The Break by Katherena Vermette

29220494[Goodreads synopsis] When Stella, a young Métis mother, looks out her window one evening and spots someone in trouble on the Break — a barren field on an isolated strip of land outside her house — she calls the police to alert them to a possible crime.

In a series of shifting narratives, people who are connected, both directly and indirectly, with the victim — police, family, and friends — tell their personal stories leading up to that fateful night. […] Through their various perspectives a larger, more comprehensive story about lives of the residents in Winnipeg’s North End is exposed.

I went into The Break with the expectation that it was going to be sad, and at times hard to read, but I did not expect it to knock the wind out of me the way it did. I read a lot of sad books, but this one really got to me.

We have all been broken in one way or another.

Set in Winnipeg Manitoba, The Break is a novel about abuse, violence, and racism. But it’s also about how our connections with each other help us to heal from these experiences. In this case, it’s a group of Indigenous women from the same family who are at the heart of the novel.

All these women holding each other up.

But what happens if you have no one, or if your someone(s) can’t even take care of themselves? The answer to that is also in this book.

The crime that the story is centered around is heinous, the gang violence is disturbing, and the conditions some people have to live in are terrible, but it was the blatant racism that horrified me the most.

Shortly after reading The Break, I heard an interview on the CBC Radio about Carl Seier, who, after reading in MacLean’s magazine that Winnipeg is the most racist city in Canada, decided to go out and talk to strangers. One year later, he’s talked to hundreds of people and posted 40 stories on his Facebook page, The Stranger Connection Winnipeg. Now when he hears the stories in the news. they are more than just facts and statistics; they have meaning and a human face.

Also one year later, the city of Winnipeg is on a mission. Obviously it’s going to be a long journey, for Winnipeg and the rest of Canada, but stories like The Break and the life stories told to Carl Seier, that tell us what it’s really like without  the sugarcoating, are essential to the process.

Candy Palmater believes this, too, as she has chosen The Break as the “one book Canadians need now” in the 2017 Canada Reads competition. Here’s what she has to say about it…

 It’s a very cold winter night in inner-city Winnipeg, and young Stella looks out the window and sees a crime taking place, and she calls the police. From there, a very well-crafted, well-written book, a story that will not let you go but will tell you the story of different generations of Indigenous women. You get to know not just the victim but the perpetrator, and you understand how colonization has created this entire situation. Every Canadian needs to read this to understand relations.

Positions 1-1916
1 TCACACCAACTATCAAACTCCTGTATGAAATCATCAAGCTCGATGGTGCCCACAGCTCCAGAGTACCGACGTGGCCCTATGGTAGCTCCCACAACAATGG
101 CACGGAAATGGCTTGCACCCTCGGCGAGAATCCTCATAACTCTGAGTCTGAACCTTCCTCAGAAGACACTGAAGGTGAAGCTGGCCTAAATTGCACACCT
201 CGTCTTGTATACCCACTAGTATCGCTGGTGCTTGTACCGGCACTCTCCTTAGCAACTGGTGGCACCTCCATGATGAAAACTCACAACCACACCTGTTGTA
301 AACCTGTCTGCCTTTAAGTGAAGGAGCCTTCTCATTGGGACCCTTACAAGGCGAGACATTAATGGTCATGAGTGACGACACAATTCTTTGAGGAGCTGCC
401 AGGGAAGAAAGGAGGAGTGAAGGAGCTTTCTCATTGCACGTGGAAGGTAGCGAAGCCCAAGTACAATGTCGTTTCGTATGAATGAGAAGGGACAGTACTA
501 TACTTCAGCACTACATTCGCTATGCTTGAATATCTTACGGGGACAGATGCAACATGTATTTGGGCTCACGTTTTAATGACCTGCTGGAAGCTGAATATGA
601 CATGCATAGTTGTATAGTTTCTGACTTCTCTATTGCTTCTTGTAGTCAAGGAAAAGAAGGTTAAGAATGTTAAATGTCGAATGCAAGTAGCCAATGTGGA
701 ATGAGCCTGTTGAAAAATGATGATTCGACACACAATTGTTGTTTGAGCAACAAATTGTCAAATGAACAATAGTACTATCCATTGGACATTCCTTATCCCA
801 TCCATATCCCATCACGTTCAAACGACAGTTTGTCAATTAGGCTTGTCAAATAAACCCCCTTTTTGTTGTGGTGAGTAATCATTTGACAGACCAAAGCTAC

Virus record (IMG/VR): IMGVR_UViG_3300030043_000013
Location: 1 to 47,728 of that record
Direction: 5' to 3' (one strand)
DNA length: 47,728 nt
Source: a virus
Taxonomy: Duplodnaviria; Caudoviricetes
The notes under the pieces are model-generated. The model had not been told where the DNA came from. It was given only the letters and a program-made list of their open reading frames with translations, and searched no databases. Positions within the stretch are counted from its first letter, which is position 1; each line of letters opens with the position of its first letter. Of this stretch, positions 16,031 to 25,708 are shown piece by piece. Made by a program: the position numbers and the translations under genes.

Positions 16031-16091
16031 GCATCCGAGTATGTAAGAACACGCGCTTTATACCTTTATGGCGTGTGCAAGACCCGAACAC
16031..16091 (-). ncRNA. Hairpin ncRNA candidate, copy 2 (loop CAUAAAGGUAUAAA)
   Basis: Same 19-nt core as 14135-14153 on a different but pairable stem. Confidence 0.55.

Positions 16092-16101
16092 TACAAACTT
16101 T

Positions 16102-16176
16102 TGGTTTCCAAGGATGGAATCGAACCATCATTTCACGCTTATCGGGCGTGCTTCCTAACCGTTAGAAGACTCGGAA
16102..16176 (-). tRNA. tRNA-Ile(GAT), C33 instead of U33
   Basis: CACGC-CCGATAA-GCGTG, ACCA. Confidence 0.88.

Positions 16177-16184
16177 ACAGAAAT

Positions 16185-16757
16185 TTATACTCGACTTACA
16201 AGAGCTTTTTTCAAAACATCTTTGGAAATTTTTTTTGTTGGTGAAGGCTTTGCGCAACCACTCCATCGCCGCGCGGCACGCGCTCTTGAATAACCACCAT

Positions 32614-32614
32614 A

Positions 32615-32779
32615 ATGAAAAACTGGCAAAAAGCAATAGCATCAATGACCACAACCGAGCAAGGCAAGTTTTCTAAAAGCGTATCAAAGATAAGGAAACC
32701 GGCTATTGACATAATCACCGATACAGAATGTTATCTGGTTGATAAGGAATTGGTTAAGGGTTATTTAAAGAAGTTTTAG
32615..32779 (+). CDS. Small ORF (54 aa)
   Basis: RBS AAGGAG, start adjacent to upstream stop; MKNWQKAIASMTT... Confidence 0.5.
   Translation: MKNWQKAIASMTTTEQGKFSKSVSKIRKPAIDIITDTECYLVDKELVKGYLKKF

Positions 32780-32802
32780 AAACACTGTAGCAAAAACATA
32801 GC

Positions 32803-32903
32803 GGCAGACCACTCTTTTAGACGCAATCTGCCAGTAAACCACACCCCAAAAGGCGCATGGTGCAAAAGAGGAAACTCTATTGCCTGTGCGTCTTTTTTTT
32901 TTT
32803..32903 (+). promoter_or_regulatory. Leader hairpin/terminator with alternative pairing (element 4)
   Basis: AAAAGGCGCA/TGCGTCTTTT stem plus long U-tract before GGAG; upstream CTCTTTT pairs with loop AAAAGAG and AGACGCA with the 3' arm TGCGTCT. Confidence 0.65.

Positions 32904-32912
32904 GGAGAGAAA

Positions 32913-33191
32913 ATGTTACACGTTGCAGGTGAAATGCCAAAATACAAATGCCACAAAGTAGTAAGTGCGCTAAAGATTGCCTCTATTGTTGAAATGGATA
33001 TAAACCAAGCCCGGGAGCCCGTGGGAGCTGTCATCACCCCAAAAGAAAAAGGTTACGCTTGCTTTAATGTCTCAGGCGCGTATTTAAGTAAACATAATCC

This book was so gut-wrenching and hard to write about (I’ve been writing and re-writing for a while now), that it would have been easier to just leave it. But I loved it too much to do that. It’s a tough read, but it is so worth the effort. And there are moments of hope and beauty and strength and inspiration. Just have some tissues handy, and maybe be ready to pick up something light for your next read.

Further Reading:

Katherena Vermette‘s first book, North End Love Songs, won the Governor General’s Literary Award for Poetry. The Break was shortlisted for the Governor General’s Literary Award for Fiction, the Rogers Trust Fiction Prize and is now a finalist for Canada Reads.

Another beautiful book about Indigenous women is Birdie by Tracey Lindberg.

Katherena Vermette on the writing of The Break, in which she explains, among other things, the ‘magic numbers’ involved in the structure of the book.

Katherena Vermette on The Next Chapter with Shelagh Rogers.

Buried in Print’s review of The Break: “The perpetration of abusive and devastating cycles also leads to relentless anger and addiction. Nonetheless, despite the horrors, the overwhelming tenor of The Break is resilience and endurance.

The Winnipeg Review: “Vermette is skilled at writing with a language that is conversational and comfortable and with a poetic ease that makes the hard things easier to swallow. The result is a book that is at times emotionally demanding, funny, suspenseful, and always engaging.”

The Globe and Mail: “The Break is an astonishing act of empathy, and its conclusion is heartbreaking. A thriller gives us easy answers – a victim and a perpetrator, good guys and bad guys. The Break gives us the actual mess of life.”


38 thoughts on “The Break by Katherena Vermette

  1. sarahsbookshelvesblog says:

    Oh man – this sounds really fantastic. I love stories where there is a crime, but the book is about far more than the crime…that crime is just a catalyst to discuss other stuff.

    Adding to my TBR. Well, just checked and it appears it’s not out in the US? I hope that changes soon!

  2. TJ @ MyBookStrings says: